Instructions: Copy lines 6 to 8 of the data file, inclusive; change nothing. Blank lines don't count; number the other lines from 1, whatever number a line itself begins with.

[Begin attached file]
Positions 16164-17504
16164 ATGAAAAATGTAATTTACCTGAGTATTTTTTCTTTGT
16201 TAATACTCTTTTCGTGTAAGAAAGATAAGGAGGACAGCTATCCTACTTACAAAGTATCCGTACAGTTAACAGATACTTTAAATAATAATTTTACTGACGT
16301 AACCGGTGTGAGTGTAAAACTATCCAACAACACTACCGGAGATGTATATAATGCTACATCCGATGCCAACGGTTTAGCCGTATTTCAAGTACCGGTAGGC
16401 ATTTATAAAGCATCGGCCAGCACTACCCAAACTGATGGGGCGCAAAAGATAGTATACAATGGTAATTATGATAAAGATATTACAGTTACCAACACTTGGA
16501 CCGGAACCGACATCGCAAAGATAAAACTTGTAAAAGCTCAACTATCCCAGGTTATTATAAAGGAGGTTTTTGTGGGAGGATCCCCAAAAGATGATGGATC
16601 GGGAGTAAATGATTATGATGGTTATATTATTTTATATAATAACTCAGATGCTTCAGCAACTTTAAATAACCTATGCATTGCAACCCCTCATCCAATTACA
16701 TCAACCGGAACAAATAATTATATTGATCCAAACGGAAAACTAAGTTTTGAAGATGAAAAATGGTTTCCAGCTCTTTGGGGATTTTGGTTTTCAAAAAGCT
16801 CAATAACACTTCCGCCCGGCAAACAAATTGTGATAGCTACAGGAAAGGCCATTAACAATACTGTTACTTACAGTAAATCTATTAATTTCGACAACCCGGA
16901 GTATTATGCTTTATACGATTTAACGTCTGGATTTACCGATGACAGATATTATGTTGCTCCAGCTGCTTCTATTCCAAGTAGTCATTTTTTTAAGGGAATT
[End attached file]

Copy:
16501 CCGGAACCGACATCGCAAAGATAAAACTTGTAAAAGCTCAACTATCCCAGGTTATTATAAAGGAGGTTTTTGTGGGAGGATCCCCAAAAGATGATGGATC
16601 GGGAGTAAATGATTATGATGGTTATATTATTTTATATAATAACTCAGATGCTTCAGCAACTTTAAATAACCTATGCATTGCAACCCCTCATCCAATTACA
16701 TCAACCGGAACAAATAATTATATTGATCCAAACGGAAAACTAAGTTTTGAAGATGAAAAATGGTTTCCAGCTCTTTGGGGATTTTGGTTTTCAAAAAGCT